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FTX nears bankruptcy one year after $210 million TSM naming rights deal

TSM and FURIA will be the most impacted in the most recent crypto collapse.

Update (Nov. 11th, 4pm UTC):

FTX and almost all of its affiliated companies have filed for bankruptcy in the US and the CEO has stepped down ending a tumultuous week for the company which saw it lose its entire $32 billion estimated value, and its owner lose almost all of his $16 billion personal fortune. 

Should FTX miss their next payment to TSM as part of their 10-year naming rights deal, TSM can try to recover funds owed via litigation. This means TSM does have an incentive to continue using the "FTX" in their name until it has legally exhausted all options to continue the deal and recover the money owed by FTX. 

With tens of billions of dollars involved in this bankruptcy, however,  it is likely that TSM's claim will be a fairly low priority and it's fairly unlikely it will be able to recover too much more from their FTX partnership. It is therefore possible TSM could cut its losses and either ditch the FTX tag, or find an alternative naming rights partner. 

FTX Trading Ltf. (d.b.a., announced today that it, West Realm Shires Services Inc. (d.b.a. FTX US), Alameda Research Ltd. and approximately 130 additional affiliated companies (together, the "FTX Group"), have commenced voluntary proceedings under Chapter 11 of the United States Bankruptcy Code in the District of Delaware in order to begin an orderly process to review and monetize assets for the benefit of all global stakeholders. 

Original article (Nov 11th, 9am UTC):

In Jun. 2021, TSM signed the largest naming rights deal in esports history with the cryptocurrency exchange FTX, worth $210 million over 10 years. This added this to a list of partners for FTX, which included LoL’s LCS tournament, Major League Baseball, Tom Brady, Golden State Warriors, Miami Heat, Mercedes-AMG F1 Team, Shaquille O'Neal, and Stephen Curry.

FTX is also notably partnered with FURIA in a one-year deal worth a reported $3.2m.

Now, FTX, which was valued at $32 billion in Jan. 2022, is nearing collapse, which could put these partnerships at risk. 

This comes after a report by Coindesk on Nov. 2 revealed that FTX’s sister company owned a very large amount of FTX’s coin, the FTT Token. This led many investors to worry that the sister company lacked liquidity -- that a lot of its balance sheet couldn’t be turned into any other currency due to a lack of demand for that amount of FTT -- implying that its financials were not as good as initially seemed. This also raised questions about FTX’s financials and dropped their token price.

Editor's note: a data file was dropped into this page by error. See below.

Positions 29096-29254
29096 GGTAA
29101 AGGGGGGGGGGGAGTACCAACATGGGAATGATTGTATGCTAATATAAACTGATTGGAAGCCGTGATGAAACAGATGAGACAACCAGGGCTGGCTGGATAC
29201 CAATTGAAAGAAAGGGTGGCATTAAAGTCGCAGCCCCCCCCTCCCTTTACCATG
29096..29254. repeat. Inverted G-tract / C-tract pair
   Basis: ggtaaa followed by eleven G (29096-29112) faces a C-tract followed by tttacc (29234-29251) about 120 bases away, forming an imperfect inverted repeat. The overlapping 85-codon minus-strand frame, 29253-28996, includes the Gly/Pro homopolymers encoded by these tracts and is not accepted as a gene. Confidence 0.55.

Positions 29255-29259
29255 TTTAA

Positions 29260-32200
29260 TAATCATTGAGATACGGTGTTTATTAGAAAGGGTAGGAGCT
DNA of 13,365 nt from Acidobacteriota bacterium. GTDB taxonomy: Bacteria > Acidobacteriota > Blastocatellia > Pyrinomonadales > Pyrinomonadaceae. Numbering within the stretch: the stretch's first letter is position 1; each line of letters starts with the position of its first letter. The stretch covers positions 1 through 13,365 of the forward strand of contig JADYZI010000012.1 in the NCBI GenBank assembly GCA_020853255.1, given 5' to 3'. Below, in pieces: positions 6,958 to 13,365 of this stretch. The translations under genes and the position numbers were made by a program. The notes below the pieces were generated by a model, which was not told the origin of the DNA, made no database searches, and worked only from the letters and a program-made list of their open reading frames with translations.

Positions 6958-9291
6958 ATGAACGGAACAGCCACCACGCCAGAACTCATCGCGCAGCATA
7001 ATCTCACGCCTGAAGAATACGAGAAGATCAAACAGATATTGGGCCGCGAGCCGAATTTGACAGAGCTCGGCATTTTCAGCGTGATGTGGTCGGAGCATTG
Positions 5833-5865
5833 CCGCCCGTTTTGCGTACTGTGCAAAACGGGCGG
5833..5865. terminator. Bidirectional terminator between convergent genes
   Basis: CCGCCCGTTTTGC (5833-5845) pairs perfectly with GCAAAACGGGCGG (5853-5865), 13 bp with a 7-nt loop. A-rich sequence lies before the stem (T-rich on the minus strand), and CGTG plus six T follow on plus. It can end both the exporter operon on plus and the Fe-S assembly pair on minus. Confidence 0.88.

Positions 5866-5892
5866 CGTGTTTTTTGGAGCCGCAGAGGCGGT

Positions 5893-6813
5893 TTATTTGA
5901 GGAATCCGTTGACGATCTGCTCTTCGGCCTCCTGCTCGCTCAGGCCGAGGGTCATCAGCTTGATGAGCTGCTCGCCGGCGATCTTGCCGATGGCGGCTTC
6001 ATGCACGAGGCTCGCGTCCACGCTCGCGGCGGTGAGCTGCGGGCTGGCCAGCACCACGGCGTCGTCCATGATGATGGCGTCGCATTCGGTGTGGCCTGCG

Four days later, on Nov. 6, Binance, the world’s largest cryptocurrency exchange, announced it was selling off all of its FTT Token due to liquidity concerns, dropping the token’s price further from $25.78 on Nov. 6 to $4.64 on Nov. 8. 

At this point, FTX began talks with Binance to possibly be bought out. The following day, Binance tweeted that they had rejected the offer. The FTT Token was now worth $2.66, and FTX was on death’s door. On Nov. 9, investors were reportedly told that FTX needed $8 billion to save the company or would need to file for bankruptcy while on Nov. 10, Reuters reported that officials in The Bahamas had begun freezing assets of an FTX subsidiary. 

This is obviously a massive worry for TSM, who would have built long-term plans based on the $210 million deal. However, the future of the TSM FTX partnership may not be dead yet. 

The FTX issues mentioned above are primarily affecting FTX Trading Limited -- the global company based in The Bahamas -- and not FTX US, which is run separately from the central global business. FTX US is reportedly operating normally and was not a part of the proposed Binance buyout.

FTX US is, however, according to the Wall Street Journal on Wednesday, currently being investigated by both the United States Department of Justice and U.S. Securities and Exchange Commission for securities fraud.

The TSM FTX partnership was a joint deal between FTX and FTX US and means that the deal will still be impacted massively by the issues affecting FTX, but it is unclear how deep the shocks will spread. It is possible that even if FTX goes out of business, FTX US could still keep the partnership alive:

TSM, the premier global esports organization, today announced a $210 million, multi-year partnership deal split between FTX Trading Limited and West Realm Shires Services Inc, owners and operators of and FTX.US, respectively.  FTX.US has partnered with TSM in relation to the US, and internationally.  As part of this historic new relationship, and FTX.US have, together, secured exclusive naming rights for TSM, which will now be known as 'TSM FTX'.